STATEMENTS ON INTRODUCED BILLS AND JOINT RESOLUTIONS -- (Senate - May 14, 2007)
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By Mr. OBAMA (for himself, Ms. Snowe, and Mr. Bingaman):
S. 1389. A bill to authorize the National Science Foundation to establish a Climate Change Education Program; to the Committee on Health, Education, Labor, and Pensions.
Mr. OBAMA. Mr. President, I rise today to introduce legislation, cosponsored by Ms. Snowe and Mr. Bingaman, to better educate Americans about climate change. We are today introducing the Climate Change Education Act, to broaden Americans' understanding of global warming.
There may still be disputes about exactly how much humans contribute to the warming of our atmosphere. But there is near certainty that the air we breathe is being changed by ever increased levels of greenhouse gases, with effects on climate, resources, and habitats.
Last week, I attended a hearing of the Foreign Relations Committee, where the issue of climate change was shown to also affect our national security. A report issued by a panel of distinguished military leaders concluded that climate change will be globally destabilizing, leading to diminished access to fresh water, reduced food production as India and sub-Saharan Africa become hotter and drier, increased health crises as vector-borne diseases spread, and displacement of large populations as sea levels rise and coastal lands flood. As scarcities increase, conflicts over diminishing resources will also increase. Governments in resource-stressed countries may collapse. Environmental stresses may lead to human migration and refugees.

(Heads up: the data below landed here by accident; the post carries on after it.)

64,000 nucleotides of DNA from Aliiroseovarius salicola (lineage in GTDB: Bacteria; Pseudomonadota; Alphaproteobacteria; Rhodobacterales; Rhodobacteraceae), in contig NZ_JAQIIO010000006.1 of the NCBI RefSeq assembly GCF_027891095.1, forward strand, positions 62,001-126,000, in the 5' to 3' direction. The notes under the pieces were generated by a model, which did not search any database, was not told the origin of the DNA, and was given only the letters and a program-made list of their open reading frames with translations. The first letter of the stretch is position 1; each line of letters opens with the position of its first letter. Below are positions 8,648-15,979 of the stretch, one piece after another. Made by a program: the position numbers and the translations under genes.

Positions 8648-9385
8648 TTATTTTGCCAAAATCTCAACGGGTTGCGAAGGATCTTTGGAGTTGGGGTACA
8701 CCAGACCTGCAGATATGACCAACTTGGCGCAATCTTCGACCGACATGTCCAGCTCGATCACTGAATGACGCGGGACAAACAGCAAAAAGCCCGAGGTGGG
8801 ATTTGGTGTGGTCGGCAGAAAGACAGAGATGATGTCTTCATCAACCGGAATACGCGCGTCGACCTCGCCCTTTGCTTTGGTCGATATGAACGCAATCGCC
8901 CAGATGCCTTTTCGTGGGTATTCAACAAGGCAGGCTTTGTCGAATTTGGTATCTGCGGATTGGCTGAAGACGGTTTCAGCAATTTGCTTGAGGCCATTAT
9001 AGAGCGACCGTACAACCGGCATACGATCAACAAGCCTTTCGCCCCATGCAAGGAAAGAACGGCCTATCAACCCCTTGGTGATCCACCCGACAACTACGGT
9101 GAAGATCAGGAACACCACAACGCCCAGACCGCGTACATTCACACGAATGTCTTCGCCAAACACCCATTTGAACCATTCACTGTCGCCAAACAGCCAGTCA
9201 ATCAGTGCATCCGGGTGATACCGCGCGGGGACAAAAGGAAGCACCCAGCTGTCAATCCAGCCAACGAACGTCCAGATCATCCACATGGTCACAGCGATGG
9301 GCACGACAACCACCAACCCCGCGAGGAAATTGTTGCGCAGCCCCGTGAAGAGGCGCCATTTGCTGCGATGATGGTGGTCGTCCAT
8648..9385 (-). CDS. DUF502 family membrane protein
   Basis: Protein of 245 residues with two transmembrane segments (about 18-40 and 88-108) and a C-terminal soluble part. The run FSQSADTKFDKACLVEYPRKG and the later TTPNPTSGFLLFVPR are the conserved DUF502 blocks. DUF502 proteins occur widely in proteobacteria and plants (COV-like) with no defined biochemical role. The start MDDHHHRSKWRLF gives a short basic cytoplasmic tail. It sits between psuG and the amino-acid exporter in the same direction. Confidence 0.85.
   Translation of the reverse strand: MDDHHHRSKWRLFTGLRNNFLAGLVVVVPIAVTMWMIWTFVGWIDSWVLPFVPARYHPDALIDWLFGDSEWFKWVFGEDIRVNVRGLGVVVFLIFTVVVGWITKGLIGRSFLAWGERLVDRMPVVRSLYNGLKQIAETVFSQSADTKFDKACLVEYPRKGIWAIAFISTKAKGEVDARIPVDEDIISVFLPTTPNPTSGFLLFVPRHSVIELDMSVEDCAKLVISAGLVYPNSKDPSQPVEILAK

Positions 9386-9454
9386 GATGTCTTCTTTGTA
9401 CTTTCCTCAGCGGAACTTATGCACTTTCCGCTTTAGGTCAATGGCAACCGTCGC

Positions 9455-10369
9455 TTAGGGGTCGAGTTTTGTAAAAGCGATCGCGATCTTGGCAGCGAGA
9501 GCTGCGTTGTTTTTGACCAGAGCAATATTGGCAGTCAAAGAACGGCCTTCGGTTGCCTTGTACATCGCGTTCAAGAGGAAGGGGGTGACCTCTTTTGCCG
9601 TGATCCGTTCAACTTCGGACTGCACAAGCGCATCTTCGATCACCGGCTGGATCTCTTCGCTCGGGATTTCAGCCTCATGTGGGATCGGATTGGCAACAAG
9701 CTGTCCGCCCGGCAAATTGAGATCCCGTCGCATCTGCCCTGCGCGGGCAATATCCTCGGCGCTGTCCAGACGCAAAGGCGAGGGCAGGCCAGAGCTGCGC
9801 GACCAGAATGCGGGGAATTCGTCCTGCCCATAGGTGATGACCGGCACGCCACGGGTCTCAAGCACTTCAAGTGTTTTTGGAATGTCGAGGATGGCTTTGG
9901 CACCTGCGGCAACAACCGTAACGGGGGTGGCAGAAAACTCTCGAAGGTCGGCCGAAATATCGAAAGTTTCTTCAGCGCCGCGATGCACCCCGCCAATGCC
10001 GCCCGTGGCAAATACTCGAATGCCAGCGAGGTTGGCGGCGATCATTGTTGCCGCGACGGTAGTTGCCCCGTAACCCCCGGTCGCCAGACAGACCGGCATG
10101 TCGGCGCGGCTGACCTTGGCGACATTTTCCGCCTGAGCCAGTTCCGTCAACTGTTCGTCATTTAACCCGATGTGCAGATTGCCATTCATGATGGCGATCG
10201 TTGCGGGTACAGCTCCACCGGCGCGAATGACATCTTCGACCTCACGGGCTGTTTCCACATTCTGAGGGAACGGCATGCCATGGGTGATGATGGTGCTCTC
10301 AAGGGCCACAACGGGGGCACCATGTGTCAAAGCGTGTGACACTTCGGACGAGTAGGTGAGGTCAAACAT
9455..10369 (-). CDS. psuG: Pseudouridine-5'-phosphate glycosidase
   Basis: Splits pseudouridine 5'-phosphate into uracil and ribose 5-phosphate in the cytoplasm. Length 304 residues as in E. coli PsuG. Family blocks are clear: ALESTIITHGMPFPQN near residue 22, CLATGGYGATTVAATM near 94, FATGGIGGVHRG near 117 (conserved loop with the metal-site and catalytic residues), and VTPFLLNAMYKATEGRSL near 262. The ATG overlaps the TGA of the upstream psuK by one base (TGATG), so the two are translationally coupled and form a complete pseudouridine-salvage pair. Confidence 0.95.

I mention this to emphasize that climate change has surprising ramifications, and that there is still much that we can all learn about this issue, with effects that go well beyond traditional environmental concerns. It is important that we all become better informed, that we analyze the information about climate change, so that we can learn how to more rationally respond.
We believe it is important to educate our Nation about the causes and effects of climate change and about how we might effectively respond. Reaching a solution to the challenge of climate change will require changes in both national policy and in our use of energy and resources. All of this will require a thoughtful understanding of the issue.
The Climate Change Education Act would create a program at the National Science Foundation, which would provide opportunities for students and citizens to learn more about global warming. The program would include a national information campaign to promote new approaches to addressing climate change and would also establish a competitive program to provide grants to develop education materials. Earlier this month, the House of Representatives passed the campanion, H.R. 1728, to this bill.
I urge my colleagues to support this legislation.
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